A charcoal sketch of an Australian PoW being operated on under improvised conditions in the field with Japanese guards looking on. The availability of even basic medical care and some access to drugs was a critical determinant of life or death for many. Malnourishment, overwork, illness and beatings took their toll on men of all ages.
In broad terms Australian servicemen and some civilians were captured and interned variously by Italy and Germany as a consequence of campaigns in Greece, Crete, North Africa, the Middle East and the Air War over NW Europe, and by Japan primarily as a result of the Fall of Singapore and fighting in the SW Pacific.
Over 30,000 Australian servicemen were taken prisoner in the Second World War and more than 8,000 gave their lives.
More than two-thirds of those taken prisoner were captured by the Japanese during their advance through south-east Asia in the first weeks of 1942.
The fortunes of PoW varied enormously; while Italy and Germany largely observed the Geneva Convention, Japan completely flouted it, neither having been a signatory nor conforming to what was by then accepted practice among the European powers. This simple fact is reflected in the casualties among PoW. Two-thirds of those taken prisoner were captured by the Japanese during their advance through south-east Asia in early 1942. While those who became prisoners of the Germans and Italians lost 265 of their number and so the vast majority returned home at the end of the war, 36 per cent of prisoners of the Japanese died in captivity.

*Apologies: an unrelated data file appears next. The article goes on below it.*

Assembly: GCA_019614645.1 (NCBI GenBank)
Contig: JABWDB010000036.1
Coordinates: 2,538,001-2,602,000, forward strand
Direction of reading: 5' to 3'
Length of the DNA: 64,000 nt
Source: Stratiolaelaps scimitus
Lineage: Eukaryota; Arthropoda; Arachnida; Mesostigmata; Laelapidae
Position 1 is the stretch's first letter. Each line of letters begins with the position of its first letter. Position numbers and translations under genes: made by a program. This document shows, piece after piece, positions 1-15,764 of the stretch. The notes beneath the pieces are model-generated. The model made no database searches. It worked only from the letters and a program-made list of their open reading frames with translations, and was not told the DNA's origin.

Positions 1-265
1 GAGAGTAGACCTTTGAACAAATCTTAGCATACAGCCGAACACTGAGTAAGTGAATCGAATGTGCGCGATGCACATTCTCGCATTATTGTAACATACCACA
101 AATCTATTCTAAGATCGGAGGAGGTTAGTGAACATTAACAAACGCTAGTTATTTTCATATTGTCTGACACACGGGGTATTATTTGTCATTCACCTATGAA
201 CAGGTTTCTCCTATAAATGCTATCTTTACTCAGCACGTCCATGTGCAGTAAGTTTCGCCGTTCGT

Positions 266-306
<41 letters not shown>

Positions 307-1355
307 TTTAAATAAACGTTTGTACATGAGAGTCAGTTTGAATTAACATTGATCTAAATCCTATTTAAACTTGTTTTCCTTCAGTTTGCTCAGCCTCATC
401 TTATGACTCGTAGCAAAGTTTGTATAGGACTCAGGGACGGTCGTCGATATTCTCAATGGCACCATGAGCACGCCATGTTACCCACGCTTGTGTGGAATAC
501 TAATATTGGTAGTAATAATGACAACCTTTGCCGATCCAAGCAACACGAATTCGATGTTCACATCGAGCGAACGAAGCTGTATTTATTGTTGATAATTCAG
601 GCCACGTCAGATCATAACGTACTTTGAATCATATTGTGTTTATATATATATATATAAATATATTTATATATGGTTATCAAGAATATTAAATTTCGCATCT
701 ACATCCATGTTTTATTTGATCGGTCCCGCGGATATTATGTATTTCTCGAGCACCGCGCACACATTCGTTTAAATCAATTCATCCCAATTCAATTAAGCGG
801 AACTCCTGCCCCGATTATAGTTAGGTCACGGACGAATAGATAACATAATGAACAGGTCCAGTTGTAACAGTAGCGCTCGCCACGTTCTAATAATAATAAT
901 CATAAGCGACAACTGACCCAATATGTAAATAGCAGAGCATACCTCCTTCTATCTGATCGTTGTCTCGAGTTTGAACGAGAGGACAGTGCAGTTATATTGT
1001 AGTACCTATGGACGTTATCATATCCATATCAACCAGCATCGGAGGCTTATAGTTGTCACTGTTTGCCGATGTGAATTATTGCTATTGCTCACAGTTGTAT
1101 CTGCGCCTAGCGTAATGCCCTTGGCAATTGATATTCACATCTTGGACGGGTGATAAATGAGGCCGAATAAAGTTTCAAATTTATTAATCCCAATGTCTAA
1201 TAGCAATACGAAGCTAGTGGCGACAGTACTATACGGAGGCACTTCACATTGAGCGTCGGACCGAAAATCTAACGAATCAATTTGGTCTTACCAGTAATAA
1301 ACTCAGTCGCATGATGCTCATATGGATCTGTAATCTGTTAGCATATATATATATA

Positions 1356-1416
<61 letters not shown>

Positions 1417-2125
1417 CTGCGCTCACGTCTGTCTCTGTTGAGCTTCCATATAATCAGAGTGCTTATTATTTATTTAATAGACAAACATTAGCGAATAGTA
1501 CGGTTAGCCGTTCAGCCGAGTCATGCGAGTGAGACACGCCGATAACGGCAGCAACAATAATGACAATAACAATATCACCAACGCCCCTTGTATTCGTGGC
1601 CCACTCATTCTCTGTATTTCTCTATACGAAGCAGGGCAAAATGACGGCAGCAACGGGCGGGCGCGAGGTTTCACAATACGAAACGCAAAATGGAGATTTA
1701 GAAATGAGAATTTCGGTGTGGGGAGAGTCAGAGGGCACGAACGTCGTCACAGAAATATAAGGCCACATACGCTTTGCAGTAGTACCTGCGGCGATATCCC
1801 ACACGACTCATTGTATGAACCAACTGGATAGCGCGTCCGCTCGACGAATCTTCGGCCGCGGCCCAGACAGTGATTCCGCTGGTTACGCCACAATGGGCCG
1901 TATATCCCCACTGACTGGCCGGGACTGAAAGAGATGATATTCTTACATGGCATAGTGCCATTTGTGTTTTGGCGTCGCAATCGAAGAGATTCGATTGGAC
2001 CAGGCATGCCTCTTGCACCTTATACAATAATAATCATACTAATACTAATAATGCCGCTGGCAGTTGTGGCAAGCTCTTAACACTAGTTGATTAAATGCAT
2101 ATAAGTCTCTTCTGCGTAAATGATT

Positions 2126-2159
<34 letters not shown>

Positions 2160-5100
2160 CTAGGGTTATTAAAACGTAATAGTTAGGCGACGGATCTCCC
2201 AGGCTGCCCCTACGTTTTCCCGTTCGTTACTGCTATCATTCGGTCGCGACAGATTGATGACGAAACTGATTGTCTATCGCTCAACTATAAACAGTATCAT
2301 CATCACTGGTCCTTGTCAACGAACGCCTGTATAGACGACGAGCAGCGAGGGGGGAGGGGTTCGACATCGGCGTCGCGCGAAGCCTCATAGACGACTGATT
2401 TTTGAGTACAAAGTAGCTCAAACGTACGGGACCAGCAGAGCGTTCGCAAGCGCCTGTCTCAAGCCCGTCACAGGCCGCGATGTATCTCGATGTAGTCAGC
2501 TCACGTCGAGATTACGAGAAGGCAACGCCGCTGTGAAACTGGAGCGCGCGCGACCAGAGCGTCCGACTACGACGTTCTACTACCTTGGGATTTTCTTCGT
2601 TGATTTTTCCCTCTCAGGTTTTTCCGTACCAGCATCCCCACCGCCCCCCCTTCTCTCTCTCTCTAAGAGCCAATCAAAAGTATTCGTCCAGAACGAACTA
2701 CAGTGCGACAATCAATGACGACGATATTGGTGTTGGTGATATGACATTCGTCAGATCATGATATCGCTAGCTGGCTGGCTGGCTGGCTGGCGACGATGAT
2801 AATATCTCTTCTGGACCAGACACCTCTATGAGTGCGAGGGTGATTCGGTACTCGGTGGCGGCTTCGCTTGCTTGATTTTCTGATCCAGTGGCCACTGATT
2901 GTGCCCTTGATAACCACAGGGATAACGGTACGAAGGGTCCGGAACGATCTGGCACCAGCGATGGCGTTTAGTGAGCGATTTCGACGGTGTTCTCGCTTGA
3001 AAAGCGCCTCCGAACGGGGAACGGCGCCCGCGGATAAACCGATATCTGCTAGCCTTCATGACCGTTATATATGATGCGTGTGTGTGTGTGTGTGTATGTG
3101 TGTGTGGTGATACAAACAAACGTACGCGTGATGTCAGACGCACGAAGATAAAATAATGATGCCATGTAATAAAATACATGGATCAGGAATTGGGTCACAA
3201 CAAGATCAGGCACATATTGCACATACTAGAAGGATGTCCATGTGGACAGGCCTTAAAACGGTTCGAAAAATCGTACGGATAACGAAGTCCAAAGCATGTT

Australian PoW ended up scattered all over Nazi occupied Europe and in SE Asia. Many Australian PoW in the SW Pacific area lost their lives at sea during the course of trans-shipment to Japan where they were intended to work as slave labour in coal mines. A number of these ships were torpedoed by US submarines, which did not realise the nature of their cargo. These incidents are dealt with in a soon to be published article "PoW Death Ships", and collectively constitute Austrlaia's worst loss of life at sea, numbering more than 1,000 PoW and civilian internees .
The Japanes also routinely executed captured aircrew, and infamously, in February 1942, machine gunned to death a group of captured Australian nurses at Bangka Island near Sumatra after their ship, the Vyner Brooke, was sunk trying to get away from Singapore prior to its fall.
The Australian PoW experience and the broader conduct of the campaigns in Malaya / Singapore are comprehensively dealt with in Peter Brune's excellent book "Descent into Hell", published in 2012.